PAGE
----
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Market Statistics

Mean-Reversion Is Waning

Mean-reversion in daily stock market returns is waning after the extreme levels reached late last year. Since mean-reversion in daily returns is the result of buying the dips, a reversal to momentum could be problematic near all-time highs.

As shown in the chart below, 1-lag, 252-day autocorrelation of daily returns of the S&P 500 index reached extreme levels after the crash of last year.


The autocorrelation dropped just below -0.40 after the March 2020 crash and that was an extreme level. In fact, for a period of about a year from March 2020 to March of this year, the autocorrelation stayed below -0.35. That was an extreme and prolonged dynamic. The autocorrelation has returned near neutral levels at -0.07 while the reversal was fast.

Note that the autocorrelation reached extreme positive levels in the 70s and then a regime change followed in the late 90s. Highly positive autocorrelation in daily returns is related to momentum and highly negative autocorrelation is related to mean-reversion in the following sense: the former means there is higher probability up(down) days will be followed by up(down) days and the latter means there is higher probability up(down) days will be followed by down(up) days. It is the dynamic of down days followed by up days more frequently that has resulted in a persisting uptrend since the March 2020 bottom.

Our Down UP Momersion Indicator illustrates this dynamic on the bottom pane of the chart. By December 9, 2020, the percentage of down days followed by up days in a rolling 252-day window surged to an all-time high of 72.1%. Never before in the history of the stock market since at least 1941 down days have been followed by up days at such a high frequency. This was the result of relentless buying of the dips by traders and investors.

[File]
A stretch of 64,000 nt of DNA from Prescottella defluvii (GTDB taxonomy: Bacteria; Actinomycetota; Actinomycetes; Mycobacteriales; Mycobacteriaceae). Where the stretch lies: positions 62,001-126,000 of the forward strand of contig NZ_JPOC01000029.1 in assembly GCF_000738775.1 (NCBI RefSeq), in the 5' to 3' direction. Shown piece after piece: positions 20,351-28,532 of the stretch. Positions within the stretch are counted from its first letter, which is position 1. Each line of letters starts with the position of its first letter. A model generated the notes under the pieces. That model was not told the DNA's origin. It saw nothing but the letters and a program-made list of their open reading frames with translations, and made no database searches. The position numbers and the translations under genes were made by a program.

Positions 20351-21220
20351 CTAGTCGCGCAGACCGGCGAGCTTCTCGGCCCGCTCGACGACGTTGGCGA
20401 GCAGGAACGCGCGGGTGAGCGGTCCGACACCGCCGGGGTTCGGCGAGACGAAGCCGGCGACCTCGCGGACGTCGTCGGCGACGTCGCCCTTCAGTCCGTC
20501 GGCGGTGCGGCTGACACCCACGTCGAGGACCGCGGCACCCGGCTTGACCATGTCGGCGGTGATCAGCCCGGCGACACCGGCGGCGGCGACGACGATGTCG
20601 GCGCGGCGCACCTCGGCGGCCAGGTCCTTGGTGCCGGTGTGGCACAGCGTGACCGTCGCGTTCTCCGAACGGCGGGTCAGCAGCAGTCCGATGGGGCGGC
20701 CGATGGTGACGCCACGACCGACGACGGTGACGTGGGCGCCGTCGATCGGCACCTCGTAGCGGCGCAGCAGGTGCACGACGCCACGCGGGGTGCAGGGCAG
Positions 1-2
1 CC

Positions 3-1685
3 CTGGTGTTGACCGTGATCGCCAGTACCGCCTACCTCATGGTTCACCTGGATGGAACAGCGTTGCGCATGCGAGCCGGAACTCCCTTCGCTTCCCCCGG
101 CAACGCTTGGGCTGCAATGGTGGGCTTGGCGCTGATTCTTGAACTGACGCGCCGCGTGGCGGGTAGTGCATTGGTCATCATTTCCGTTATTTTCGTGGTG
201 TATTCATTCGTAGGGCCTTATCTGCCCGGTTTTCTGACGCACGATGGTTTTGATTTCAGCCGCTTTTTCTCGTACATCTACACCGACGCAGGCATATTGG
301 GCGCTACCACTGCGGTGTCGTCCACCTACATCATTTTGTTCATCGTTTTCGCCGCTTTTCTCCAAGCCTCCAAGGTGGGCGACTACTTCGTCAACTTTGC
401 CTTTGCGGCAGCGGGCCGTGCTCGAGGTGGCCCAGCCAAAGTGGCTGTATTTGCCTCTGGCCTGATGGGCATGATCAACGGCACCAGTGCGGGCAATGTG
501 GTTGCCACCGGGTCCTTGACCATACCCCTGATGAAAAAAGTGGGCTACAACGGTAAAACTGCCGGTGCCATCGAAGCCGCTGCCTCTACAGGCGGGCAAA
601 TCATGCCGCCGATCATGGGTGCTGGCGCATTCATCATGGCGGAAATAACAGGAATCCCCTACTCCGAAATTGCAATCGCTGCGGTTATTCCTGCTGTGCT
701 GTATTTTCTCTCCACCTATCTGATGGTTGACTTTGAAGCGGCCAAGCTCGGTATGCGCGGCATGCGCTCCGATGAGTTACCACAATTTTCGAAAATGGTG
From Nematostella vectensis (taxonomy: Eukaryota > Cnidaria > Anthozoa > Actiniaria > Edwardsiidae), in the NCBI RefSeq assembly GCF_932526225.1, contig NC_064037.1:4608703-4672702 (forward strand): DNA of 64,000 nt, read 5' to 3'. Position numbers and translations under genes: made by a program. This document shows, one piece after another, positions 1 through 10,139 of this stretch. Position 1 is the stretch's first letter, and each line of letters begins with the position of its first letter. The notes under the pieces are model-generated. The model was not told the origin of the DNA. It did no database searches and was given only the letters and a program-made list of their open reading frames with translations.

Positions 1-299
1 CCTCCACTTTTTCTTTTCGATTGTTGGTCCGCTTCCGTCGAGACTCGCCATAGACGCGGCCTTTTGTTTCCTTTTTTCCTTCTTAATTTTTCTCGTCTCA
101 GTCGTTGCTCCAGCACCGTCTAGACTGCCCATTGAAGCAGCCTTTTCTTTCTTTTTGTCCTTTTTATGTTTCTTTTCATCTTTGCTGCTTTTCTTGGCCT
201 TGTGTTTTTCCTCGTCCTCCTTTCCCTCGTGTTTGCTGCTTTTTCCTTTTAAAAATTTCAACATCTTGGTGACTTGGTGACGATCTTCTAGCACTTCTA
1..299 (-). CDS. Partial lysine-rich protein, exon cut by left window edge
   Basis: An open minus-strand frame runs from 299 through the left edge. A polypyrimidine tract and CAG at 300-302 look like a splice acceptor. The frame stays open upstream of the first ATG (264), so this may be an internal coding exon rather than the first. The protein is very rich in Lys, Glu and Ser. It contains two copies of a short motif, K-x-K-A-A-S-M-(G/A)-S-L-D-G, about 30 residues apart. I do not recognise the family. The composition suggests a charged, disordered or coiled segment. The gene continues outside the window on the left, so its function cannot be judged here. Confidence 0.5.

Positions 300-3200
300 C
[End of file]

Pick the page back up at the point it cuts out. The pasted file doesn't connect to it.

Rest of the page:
Reflexivity amplifies mean-reversion: the more mean-reverting a market gets, the more traders buy the dips and as a result the market gets even more mean-reverting. However, in the S&P 500 case, after December 2020, mean-reversion started waning and as of the close of Friday, September 10, 2021, the percentage of down days followed by up days in 252-days has decreased to 60.4% from the all-time high of 72.1%. The market is returning to normal levels of mean-reversion and this transition may be problematic for bulls near all-time highs. This is because, as mean-reversion is waning, momentum is increasing. High momentum during a correction may amplify down moves and the depth of drawdown.

In conclusion, the fast reversal of mean-reversion to the mean this year increases the risks of an extended short-term correction in the stock market.

Disclaimer:  No part of the analysis in this blog constitutes a trade recommendation. Read the full disclaimer here.

Charting and backtesting program: Amibroker. Data provider: Norgate Data

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